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  1. Moral relativism encompasses views and arguments that people in various cultures have held over several thousand years. For example, the ancient Jaina Anekantavada principle of Mahavira (c. 599–527 BC) states that truth and reality are perceived differently from diverse points of view, and that no single point of view is the complete truth; and the Greek philosopher Protagoras (c. 481–420 ...

  2. Ethical subjectivism and moral relativism Ethical subjectivism is a completely distinct concept from moral relativism . [13] Moral relativism claims that statements are true or false based on who is saying them: they include indexicals in the same way that the truth of the statement "I am in Senegal" is dependent on who is making that statement ...

  3. Social psychology is the scientific study of how thoughts, feelings, and behaviors are influenced by the real or imagined presence of other people or by social norms. Social psychologists typically explain human behavior as a result of the relationship between mental states and social situations, studying the social conditions under which thoughts, feelings, and behaviors occur, and how these ...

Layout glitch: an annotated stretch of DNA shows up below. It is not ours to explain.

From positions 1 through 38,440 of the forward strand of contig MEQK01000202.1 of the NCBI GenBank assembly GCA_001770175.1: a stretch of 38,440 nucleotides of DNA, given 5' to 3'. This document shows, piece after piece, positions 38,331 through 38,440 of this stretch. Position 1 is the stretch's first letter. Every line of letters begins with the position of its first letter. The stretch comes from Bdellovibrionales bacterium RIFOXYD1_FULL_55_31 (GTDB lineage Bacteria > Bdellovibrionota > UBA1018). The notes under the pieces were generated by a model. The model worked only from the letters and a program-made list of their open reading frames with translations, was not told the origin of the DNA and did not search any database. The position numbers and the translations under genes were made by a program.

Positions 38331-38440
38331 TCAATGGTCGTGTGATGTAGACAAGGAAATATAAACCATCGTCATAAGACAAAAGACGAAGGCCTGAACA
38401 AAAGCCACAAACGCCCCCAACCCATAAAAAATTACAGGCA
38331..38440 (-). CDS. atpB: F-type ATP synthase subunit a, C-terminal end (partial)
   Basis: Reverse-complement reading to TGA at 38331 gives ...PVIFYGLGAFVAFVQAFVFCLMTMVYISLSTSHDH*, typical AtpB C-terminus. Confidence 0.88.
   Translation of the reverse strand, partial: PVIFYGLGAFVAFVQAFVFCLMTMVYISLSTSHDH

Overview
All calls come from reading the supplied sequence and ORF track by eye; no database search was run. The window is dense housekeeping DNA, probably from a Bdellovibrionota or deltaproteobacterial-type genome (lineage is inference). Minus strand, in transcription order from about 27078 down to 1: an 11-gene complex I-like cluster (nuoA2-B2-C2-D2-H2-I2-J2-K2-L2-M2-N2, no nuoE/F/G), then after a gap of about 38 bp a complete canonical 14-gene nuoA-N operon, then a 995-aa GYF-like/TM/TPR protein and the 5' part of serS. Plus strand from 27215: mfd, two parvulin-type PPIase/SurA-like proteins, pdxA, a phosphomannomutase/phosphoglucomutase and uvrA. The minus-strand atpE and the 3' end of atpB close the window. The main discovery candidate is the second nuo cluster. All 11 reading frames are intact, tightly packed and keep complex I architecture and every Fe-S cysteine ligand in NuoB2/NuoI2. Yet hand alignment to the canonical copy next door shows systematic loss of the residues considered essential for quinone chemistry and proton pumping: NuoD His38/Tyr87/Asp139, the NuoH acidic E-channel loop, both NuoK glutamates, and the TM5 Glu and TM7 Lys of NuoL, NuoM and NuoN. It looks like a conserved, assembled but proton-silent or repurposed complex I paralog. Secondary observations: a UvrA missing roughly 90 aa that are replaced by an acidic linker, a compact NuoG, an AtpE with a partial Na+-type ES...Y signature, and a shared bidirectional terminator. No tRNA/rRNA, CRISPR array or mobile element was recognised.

4. Philosophy of psychology also closely monitors contemporary work conducted in cognitive neuroscience, psycholinguistics, and artificial intelligence, questioning what they can and cannot explain in psychology. Philosophy of psychology is a relatively young field, because psychology only became a discipline of its own in the late 1800s.

  5. en.wikipedia.org › wiki › RelativismRelativism - Wikipedia

    Relativism is a family of philosophical views which deny claims to objectivity within a particular domain and assert that valuations in that domain are relative to the perspective of an observer or the context in which they are assessed.

  6. Virtue ethics is a form of ethical theory which emphasizes the character of an agent, rather than specific acts; many of its proponents have criticised Kant's deontological approach to ethics. Elizabeth Anscombe criticised modern ethical theories, including Kantian ethics, for their obsession with law and obligation.

  7. The Milgram experiment(s) on obedience to authority figures were a series of social psychology experiments conducted by Yale University psychologist Stanley Milgram.They measured the willingness of study participants, 40 men in the age range of 20 to 50 from a diverse range of occupations with varying levels of education, to obey an authority figure who instructed them to perform acts ...

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